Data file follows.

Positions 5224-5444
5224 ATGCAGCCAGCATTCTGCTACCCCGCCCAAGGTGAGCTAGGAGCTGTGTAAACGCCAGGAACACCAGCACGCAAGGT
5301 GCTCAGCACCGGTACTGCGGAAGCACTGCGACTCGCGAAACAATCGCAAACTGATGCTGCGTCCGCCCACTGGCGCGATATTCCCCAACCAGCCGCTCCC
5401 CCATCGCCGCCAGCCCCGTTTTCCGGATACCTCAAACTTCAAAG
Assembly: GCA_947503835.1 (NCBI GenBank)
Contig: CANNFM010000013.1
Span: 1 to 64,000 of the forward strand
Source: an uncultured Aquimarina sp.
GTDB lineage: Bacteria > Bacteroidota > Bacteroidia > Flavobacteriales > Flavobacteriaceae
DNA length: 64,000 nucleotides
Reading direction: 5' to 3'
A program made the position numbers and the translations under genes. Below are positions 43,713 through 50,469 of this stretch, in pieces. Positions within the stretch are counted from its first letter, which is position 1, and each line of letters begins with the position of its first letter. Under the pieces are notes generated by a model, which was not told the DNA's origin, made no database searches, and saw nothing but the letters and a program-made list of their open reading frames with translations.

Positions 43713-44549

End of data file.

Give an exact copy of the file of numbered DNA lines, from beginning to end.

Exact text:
Positions 5224-5444
5224 ATGCAGCCAGCATTCTGCTACCCCGCCCAAGGTGAGCTAGGAGCTGTGTAAACGCCAGGAACACCAGCACGCAAGGT
5301 GCTCAGCACCGGTACTGCGGAAGCACTGCGACTCGCGAAACAATCGCAAACTGATGCTGCGTCCGCCCACTGGCGCGATATTCCCCAACCAGCCGCTCCC
5401 CCATCGCCGCCAGCCCCGTTTTCCGGATACCTCAAACTTCAAAG
Assembly: GCA_947503835.1 (NCBI GenBank)
Contig: CANNFM010000013.1
Span: 1 to 64,000 of the forward strand
Source: an uncultured Aquimarina sp.
GTDB lineage: Bacteria > Bacteroidota > Bacteroidia > Flavobacteriales > Flavobacteriaceae
DNA length: 64,000 nucleotides
Reading direction: 5' to 3'
A program made the position numbers and the translations under genes. Below are positions 43,713 through 50,469 of this stretch, in pieces. Positions within the stretch are counted from its first letter, which is position 1, and each line of letters begins with the position of its first letter. Under the pieces are notes generated by a model, which was not told the DNA's origin, made no database searches, and saw nothing but the letters and a program-made list of their open reading frames with translations.

Positions 43713-44549